The trace for ping -c1 unix.stackexchange.com belo shows Alpine / Busybox / ping attempting to open /etc/resolv.conf and when it fails it sends a request to 127.0.0.1:53. It then get's a response back for that address.

execve("/bin/ping", ["ping", "-c1", "unix.stackexchange.com"], 0xbec18768 /* 20 vars */) = 0
set_tls(0xb6f215ec)                     = 0
set_tid_address(0xb6f221a0)             = 18047
mprotect(0x536000, 8192, PROT_READ)     = 0
getuid32()                              = 0
getpid()                                = 18047
open("/etc/hosts", O_RDONLY|O_LARGEFILE|O_CLOEXEC) = 3
fcntl64(3, F_SETFD, FD_CLOEXEC)         = 0
read(3, "127.0.0.1\tlocalhost localhost.lo"..., 1024) = 79
read(3, "", 1024)                       = 0
close(3)                                = 0
open("/etc/resolv.conf", O_RDONLY|O_LARGEFILE|O_CLOEXEC) = -1 ENOENT (No such file or directory)
clock_gettime(CLOCK_REALTIME, {tv_sec=1595644595, tv_nsec=840201586}) = 0
clock_gettime(CLOCK_REALTIME, {tv_sec=1595644595, tv_nsec=840992292}) = 0
socket(AF_INET, SOCK_DGRAM|SOCK_CLOEXEC|SOCK_NONBLOCK, IPPROTO_IP) = 3
bind(3, {sa_family=AF_INET, sin_port=htons(0), sin_addr=inet_addr("0.0.0.0")}, 16) = 0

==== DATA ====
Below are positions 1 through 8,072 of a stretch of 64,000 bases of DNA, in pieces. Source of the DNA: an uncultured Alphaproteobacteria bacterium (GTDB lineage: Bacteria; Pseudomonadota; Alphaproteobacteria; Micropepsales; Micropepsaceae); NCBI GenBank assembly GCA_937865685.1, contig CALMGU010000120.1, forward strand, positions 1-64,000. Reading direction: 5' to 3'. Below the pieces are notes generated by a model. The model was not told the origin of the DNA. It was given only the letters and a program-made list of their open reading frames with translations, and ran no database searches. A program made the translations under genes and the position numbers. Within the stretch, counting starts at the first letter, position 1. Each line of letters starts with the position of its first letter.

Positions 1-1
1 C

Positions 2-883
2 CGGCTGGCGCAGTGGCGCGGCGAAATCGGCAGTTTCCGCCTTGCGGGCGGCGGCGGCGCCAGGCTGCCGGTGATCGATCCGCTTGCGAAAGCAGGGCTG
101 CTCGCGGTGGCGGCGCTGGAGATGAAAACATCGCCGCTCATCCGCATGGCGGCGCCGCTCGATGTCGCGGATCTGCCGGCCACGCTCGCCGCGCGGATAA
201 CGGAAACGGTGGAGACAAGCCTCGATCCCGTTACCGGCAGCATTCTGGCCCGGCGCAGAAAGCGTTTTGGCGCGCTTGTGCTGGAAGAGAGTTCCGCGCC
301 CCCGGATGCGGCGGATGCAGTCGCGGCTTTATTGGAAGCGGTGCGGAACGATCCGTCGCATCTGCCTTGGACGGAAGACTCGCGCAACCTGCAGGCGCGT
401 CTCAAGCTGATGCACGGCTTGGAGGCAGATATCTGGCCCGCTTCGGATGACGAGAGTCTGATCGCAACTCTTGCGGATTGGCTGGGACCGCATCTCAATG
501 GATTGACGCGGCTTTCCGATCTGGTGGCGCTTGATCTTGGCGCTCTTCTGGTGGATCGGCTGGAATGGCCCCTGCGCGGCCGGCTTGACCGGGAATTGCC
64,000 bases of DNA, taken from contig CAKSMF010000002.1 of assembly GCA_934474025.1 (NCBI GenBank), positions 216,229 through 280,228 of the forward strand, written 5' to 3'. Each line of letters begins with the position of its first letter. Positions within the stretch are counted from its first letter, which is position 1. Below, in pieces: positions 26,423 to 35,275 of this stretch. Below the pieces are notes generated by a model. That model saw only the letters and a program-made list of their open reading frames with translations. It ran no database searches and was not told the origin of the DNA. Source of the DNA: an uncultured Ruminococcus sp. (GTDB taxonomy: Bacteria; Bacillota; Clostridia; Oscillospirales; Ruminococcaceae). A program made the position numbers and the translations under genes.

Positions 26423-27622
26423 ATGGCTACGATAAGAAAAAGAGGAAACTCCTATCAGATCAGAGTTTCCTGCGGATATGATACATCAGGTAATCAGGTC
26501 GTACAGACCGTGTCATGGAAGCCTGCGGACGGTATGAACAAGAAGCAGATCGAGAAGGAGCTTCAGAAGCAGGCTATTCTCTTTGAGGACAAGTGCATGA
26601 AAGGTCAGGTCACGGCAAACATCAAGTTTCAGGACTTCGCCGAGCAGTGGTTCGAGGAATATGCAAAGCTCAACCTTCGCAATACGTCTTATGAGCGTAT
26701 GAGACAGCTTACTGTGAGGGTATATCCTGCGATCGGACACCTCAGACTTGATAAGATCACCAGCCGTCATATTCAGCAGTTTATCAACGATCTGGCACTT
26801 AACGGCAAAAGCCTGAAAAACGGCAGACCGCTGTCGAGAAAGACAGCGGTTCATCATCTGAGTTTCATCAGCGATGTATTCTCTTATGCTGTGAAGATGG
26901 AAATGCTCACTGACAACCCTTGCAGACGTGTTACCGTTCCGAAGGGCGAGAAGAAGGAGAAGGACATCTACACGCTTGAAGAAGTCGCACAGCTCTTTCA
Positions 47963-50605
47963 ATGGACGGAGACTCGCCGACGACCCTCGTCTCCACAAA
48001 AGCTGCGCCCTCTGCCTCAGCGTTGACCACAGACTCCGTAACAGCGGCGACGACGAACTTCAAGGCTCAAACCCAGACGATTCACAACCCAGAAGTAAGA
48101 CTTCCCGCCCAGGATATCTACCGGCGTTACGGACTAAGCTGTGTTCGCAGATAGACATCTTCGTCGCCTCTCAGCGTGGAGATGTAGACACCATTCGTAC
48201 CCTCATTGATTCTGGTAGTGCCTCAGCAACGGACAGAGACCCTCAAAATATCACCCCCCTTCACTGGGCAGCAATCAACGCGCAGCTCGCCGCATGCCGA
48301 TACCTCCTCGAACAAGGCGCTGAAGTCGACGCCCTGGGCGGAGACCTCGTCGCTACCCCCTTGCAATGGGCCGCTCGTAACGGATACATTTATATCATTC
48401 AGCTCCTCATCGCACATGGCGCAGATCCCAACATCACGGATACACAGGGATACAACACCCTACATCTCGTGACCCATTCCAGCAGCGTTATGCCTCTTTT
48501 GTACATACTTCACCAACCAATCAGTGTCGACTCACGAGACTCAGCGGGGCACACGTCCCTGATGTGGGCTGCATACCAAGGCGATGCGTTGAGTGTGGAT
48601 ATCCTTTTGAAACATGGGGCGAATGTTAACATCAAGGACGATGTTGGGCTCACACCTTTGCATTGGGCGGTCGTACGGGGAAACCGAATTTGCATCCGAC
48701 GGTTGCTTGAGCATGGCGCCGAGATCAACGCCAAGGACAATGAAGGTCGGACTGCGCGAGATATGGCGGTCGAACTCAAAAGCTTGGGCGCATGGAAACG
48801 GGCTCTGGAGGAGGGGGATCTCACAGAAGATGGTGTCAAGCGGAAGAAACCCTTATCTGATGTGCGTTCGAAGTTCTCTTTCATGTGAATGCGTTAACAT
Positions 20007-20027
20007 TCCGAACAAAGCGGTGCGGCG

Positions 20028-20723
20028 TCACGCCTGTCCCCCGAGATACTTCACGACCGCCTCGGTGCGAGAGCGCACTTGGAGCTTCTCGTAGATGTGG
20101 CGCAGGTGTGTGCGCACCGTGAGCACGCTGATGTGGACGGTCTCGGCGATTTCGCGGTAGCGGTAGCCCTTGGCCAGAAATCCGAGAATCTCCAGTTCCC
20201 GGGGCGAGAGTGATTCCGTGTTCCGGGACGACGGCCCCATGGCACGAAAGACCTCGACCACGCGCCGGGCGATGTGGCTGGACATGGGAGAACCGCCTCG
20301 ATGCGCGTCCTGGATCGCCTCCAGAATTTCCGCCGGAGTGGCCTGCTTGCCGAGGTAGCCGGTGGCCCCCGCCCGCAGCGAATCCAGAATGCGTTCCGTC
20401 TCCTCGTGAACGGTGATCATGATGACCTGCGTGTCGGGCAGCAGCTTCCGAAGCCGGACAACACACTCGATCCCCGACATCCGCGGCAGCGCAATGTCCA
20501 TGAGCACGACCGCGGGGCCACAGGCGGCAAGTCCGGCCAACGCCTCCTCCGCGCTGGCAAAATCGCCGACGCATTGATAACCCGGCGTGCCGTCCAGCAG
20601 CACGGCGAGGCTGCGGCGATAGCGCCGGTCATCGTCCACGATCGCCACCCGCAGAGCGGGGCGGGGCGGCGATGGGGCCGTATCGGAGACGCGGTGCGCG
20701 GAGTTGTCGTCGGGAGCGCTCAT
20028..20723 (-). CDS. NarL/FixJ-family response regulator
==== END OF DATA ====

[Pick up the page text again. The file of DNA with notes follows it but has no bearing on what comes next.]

clock_gettime(CLOCK_REALTIME, {tv_sec=1595644595, tv_nsec=843970581}) = 0
sendto(3, "\247\206\1\0\0\1\0\0\0\0\0\0\4unix\rstackexchange\3"..., 40, MSG_NOSIGNAL, {sa_family=AF_INET, sin_port=htons(53), sin_addr=inet_addr("127.0.0.1")}, 16) = 40
sendto(3, "\270D\1\0\0\1\0\0\0\0\0\0\4unix\rstackexchange\3"..., 40, MSG_NOSIGNAL, {sa_family=AF_INET, sin_port=htons(53), sin_addr=inet_addr("127.0.0.1")}, 16) = 40
poll([{fd=3, events=POLLIN}], 1, 2500)  = 1 ([{fd=3, revents=POLLIN}])
recvfrom(3, "\247\206\201\200\0\1\0\4\0\0\0\0\4unix\rstackexchange\3"..., 512, 0, {sa_family=AF_INET, sin_port=htons(53), sin_addr=inet_addr("127.0.0.1")}, [16]) = 104
recvfrom(3, "\270D\201\200\0\1\0\0\0\1\0\0\4unix\rstackexchange\3"..., 512, 0, {sa_family=AF_INET, sin_port=htons(53), sin_addr=inet_addr("127.0.0.1")}, [16]) = 124
close(3)                                = 0
ioctl(1, TIOCGWINSZ, {ws_row=38, ws_col=178, ws_xpixel=0, ws_ypixel=0}) = 0
writev(1, [{iov_base="PING unix.stackexchange.com (151"..., iov_len=47}, {iov_base=" data bytes\n", iov_len=12}], 2PING unix.stackexchange.com (151.101.65.69): 56 data bytes
) = 59
socket(AF_INET, SOCK_RAW, IPPROTO_ICMP) = 3